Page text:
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Blaye History, Family Crest & Coats of Arms




Early Origins of the Blaye family


The surname Blaye was first found in Yorkshire where they held a family seat as Lords of the Manor. The Norman influence of English history strongly penetrated English society after the Battle of Hastings in 1066. The language of the courts was French for the next three centuries and the Norman ambience prevailed.

The family name was first referenced in the 11th century in Yorkshire when they held estates in that shire. Robert Blaise succeeded in 1272. They are believed to be originally from Blay, 3 miles north east of Le Molay in Calvados.

The name may have been associated with a 4th century (316) French saint Blasius of Armenie (Armienes,) and later introduced into and adopted by Yorkshire people as their saint of wool-combers from a Norman noble.

"David Blaize" is a novel of school life by English author Edward Frederic Benson OBE. Published in 1916, it was quickly followed up by a second, entitled "David Blaize and the Blue Door" in 1918. The final novel of the trilogy was "David of King's" in 1924, but as to why the author chose the surname "Blaise" for the character for these novels remains a mystery.


Early History of the Blaye family


This web page shows only a small excerpt of our Blaye research.
Another 99 words (7 lines of text) covering the years 1642, 1455 and 1487 are included under the topic Early Blaye History in all our PDF Extended History products and printed products wherever possible.

Blaye Spelling Variations


Endless spelling variations are a prevailing characteristic of Norman surnames. Old and Middle English lacked any definite spelling rules, and the introduction of Norman French added an unfamiliar ingredient to the English linguistic stew. French and Latin, the languages of the court, also influenced spellings. Finally, Medieval scribes generally spelled words according to how they sounded, so one person was often referred to by different spellings in different documents. The name has been spelled Blaise, Blaize, Blaze, Blasey, Blease, Bleas, Blase, Blays, Blayze, Blazey, Blazer and many more.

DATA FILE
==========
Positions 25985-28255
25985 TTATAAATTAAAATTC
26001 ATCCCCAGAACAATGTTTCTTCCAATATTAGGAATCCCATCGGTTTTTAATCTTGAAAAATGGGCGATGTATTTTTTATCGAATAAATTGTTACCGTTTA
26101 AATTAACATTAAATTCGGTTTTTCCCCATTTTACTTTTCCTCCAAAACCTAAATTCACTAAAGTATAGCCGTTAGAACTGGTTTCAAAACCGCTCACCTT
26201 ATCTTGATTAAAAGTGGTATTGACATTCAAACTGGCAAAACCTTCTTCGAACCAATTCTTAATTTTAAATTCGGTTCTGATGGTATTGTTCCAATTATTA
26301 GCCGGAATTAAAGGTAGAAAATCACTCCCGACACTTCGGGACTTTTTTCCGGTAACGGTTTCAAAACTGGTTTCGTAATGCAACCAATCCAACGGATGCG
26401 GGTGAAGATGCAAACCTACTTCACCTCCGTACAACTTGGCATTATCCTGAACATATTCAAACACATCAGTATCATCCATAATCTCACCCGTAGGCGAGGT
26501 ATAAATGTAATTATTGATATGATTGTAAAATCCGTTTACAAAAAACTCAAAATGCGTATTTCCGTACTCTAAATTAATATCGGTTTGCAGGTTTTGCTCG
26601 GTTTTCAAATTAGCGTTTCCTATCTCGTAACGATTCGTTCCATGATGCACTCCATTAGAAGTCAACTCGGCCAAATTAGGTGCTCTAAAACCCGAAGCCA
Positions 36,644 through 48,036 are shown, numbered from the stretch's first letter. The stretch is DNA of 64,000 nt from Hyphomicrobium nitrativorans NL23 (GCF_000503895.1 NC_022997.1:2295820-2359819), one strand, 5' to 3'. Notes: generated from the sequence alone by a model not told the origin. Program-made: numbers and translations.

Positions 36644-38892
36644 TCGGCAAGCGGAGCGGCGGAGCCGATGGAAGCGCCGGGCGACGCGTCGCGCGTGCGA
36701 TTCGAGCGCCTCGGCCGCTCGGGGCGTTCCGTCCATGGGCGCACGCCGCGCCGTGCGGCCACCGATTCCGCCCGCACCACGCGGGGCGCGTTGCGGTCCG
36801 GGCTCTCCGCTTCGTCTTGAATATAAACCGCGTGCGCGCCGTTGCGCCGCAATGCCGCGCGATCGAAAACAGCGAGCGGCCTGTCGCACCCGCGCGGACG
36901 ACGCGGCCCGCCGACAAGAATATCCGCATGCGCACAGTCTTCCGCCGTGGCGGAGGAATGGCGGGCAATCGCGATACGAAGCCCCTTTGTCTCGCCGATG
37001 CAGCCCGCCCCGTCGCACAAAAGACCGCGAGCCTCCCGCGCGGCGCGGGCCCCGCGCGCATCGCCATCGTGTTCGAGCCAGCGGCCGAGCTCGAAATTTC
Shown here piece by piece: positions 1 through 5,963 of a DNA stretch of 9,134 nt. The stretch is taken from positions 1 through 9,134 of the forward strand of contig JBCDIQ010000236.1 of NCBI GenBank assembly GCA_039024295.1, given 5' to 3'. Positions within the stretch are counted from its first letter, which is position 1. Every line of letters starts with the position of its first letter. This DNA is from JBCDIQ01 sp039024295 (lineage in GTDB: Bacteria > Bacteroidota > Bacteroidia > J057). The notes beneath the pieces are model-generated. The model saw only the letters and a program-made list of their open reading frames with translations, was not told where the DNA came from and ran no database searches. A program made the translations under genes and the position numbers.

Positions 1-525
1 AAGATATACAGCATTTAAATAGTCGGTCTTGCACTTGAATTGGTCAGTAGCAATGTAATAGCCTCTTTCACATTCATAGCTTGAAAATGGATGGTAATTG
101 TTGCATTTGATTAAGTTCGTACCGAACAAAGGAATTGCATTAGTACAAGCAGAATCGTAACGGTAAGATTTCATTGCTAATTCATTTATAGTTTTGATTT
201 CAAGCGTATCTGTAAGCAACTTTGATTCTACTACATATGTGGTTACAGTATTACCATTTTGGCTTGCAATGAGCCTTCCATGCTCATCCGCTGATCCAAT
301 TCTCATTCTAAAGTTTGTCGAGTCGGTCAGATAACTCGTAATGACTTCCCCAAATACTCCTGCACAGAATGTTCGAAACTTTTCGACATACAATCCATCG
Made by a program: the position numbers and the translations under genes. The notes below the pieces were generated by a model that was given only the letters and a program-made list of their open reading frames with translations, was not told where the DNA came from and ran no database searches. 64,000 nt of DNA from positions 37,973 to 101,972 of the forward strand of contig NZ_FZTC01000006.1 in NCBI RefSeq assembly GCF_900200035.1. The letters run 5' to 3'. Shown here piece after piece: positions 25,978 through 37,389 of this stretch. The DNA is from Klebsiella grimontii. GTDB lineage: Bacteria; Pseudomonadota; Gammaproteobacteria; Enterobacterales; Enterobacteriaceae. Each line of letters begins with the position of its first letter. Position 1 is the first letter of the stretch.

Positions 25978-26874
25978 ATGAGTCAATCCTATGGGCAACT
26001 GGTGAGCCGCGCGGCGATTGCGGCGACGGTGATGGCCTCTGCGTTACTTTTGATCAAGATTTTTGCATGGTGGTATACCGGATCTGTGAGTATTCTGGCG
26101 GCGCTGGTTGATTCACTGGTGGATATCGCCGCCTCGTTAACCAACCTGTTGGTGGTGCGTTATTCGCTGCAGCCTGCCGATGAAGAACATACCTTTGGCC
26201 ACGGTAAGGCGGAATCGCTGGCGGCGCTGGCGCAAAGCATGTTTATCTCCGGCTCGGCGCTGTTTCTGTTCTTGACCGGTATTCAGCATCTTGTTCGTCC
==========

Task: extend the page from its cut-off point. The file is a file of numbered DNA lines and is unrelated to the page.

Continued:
Early Notables of the Blaye family (pre 1700)


More information is included under the topic Early Blaye Notables in all our PDF Extended History products and printed products wherever possible.

Migration of the Blaye family to the New World and Oceana


To escape the political and religious persecution within England at the time, many English families left for the various British colonies abroad. The voyage was extremely difficult, though, and the cramped, dank ships caused many to arrive in the New World diseased and starving. But for those who made it, the trip was most often worth it. Many of the families who arrived went on to make valuable contributions to the emerging nations of Canada and the United States. An inquiry into the early roots of North American families reveals a number of immigrants bearing the name Blaye or a variant listed above:

Blaye Settlers in United States in the 17th Century

  • William Blaye, who arrived in Virginia in 1636 [1]CITATION[CLOSE]
    Filby, P. William, Meyer, Mary K., Passenger and immigration lists index : a guide to published arrival records of about 500,000 passengers who came to the United States and Canada in the seventeenth, eighteenth, and nineteenth centuries. 1982-1985 Cumulated Supplements in Four Volumes Detroit, Mich. : Gale Research Co., 1985, Print (ISBN 0-8103-1795-8)
  • John Blaye, who landed in Virginia in 1660 [1]CITATION[CLOSE]
    Filby, P. William, Meyer, Mary K., Passenger and immigration lists index : a guide to published arrival records of about 500,000 passengers who came to the United States and Canada in the seventeenth, eighteenth, and nineteenth centuries. 1982-1985 Cumulated Supplements in Four Volumes Detroit, Mich. : Gale Research Co., 1985, Print (ISBN 0-8103-1795-8)

Blaye Family Crest Products



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Citations


  1. ^ Filby, P. William, Meyer, Mary K., Passenger and immigration lists index : a guide to published arrival records of about 500,000 passengers who came to the United States and Canada in the seventeenth, eighteenth, and nineteenth centuries. 1982-1985 Cumulated Supplements in Four Volumes Detroit, Mich. : Gale Research Co., 1985, Print (ISBN 0-8103-1795-8)


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